This city is constructed of the different canals, pipelines, riverways, reservoirs, and reclamation centers that bring water to its inhabitants, yet often go unseen. The line drawings, each traced from an actual viewpoint of this water system, come together to form a confusing and overwhelming river atlas, a kind of guide for how to see our water.

In this city, many of the nature spaces are heavily engineered to appear natural. They have information boards explaining the processes that sustain them and depict the wild life, often avian, that live in them. What are the futures of these engineered natural spaces? Will they be actively maintained for human use, or, like the Salton Sea, be left for the birds?

This project grew out of an interest in the Los Angeles River, and the California Aqueduct system as a whole, which transports water such massive differences. Reading some of Cadillac Desert by Marc Reisner further developed this interest, in thinking about the sustainability of the massive scale on which much of the American west has engineered natural processes. To create my grand drawing of this water system, I used photos that depicted different sections of the water way, and traced the infrastructure that moves the water. The resulting line drawings of views pipes and canals and reservoirs and seas then became my puzzle pieces to create a kind of atlas of views of water. The visual language of the project was inspired by the information boards and ecological system diagrams that are often placed around some of these engineered nature spaces.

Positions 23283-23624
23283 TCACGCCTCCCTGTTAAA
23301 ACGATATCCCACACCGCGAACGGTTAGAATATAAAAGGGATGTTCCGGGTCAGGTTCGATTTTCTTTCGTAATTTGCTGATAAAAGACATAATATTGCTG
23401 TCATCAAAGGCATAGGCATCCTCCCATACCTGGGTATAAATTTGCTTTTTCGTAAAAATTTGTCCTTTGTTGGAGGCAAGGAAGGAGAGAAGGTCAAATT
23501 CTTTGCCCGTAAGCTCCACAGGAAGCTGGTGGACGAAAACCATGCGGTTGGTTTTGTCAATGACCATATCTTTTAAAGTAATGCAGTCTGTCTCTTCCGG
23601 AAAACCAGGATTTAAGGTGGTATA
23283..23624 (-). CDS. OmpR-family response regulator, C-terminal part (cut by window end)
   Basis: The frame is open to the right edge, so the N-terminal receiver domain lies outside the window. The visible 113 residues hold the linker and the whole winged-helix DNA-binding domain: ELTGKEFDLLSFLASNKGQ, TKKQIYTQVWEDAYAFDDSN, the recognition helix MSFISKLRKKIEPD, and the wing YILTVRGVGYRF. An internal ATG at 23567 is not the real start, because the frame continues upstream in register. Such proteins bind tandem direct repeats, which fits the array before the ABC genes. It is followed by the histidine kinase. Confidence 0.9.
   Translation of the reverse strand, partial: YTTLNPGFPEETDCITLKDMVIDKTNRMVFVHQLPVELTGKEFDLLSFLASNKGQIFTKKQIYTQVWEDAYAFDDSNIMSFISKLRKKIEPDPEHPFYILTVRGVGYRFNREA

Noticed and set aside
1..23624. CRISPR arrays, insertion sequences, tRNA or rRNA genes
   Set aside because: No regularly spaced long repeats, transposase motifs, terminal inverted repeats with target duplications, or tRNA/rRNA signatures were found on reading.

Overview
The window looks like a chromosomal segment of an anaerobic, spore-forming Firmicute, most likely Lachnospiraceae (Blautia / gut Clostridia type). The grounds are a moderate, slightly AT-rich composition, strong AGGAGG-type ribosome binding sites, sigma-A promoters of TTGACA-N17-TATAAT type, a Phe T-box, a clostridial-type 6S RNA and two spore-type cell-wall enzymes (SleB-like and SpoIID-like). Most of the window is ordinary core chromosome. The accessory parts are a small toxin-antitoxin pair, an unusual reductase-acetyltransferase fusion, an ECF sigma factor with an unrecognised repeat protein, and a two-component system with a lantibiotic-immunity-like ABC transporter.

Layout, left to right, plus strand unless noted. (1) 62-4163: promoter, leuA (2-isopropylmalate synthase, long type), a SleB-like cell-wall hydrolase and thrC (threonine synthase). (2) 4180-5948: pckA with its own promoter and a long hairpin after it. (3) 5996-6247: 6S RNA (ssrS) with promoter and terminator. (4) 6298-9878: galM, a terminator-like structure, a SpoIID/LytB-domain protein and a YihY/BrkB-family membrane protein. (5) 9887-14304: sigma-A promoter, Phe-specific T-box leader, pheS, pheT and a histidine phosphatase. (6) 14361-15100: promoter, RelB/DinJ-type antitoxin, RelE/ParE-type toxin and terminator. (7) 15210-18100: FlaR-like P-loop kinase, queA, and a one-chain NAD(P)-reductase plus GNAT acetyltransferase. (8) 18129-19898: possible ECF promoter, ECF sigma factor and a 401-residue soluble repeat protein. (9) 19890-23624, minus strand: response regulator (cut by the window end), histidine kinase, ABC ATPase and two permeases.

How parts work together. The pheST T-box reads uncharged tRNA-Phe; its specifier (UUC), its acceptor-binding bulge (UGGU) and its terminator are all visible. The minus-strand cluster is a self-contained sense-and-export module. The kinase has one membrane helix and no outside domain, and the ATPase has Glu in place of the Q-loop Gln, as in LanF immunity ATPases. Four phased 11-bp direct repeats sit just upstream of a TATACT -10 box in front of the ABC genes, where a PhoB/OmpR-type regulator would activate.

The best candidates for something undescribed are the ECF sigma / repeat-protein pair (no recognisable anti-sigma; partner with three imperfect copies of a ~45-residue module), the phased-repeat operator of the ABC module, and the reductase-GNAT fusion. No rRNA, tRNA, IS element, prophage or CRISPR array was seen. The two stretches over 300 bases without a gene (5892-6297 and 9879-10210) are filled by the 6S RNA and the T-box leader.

For this project I really tried to embrace the brief and not commit to a final vision of the project while I continued to research and gather materials for it. The line drawing puzzle pieces were inspired by my cutting the rivers out of printed images, and a series of experiments that sought to exaggerate the presence of the Los Angeles water system for a city that so heavily depends on it. The illustration method was a new one to me, and I was pretty pleased with result, and find it to be perhaps more visually interesting than anything else. Early iterations of the drawing were more abstract, and did not reference information panels as heavily, but I added that aesthetic, as well as a literal information panel to further explain my process and the thinking that led to the illustration. I think this is a very useful strategy, and a thing to think about more: how can my projects elegantly display the process that was so important to their final form, without seeming like documentation.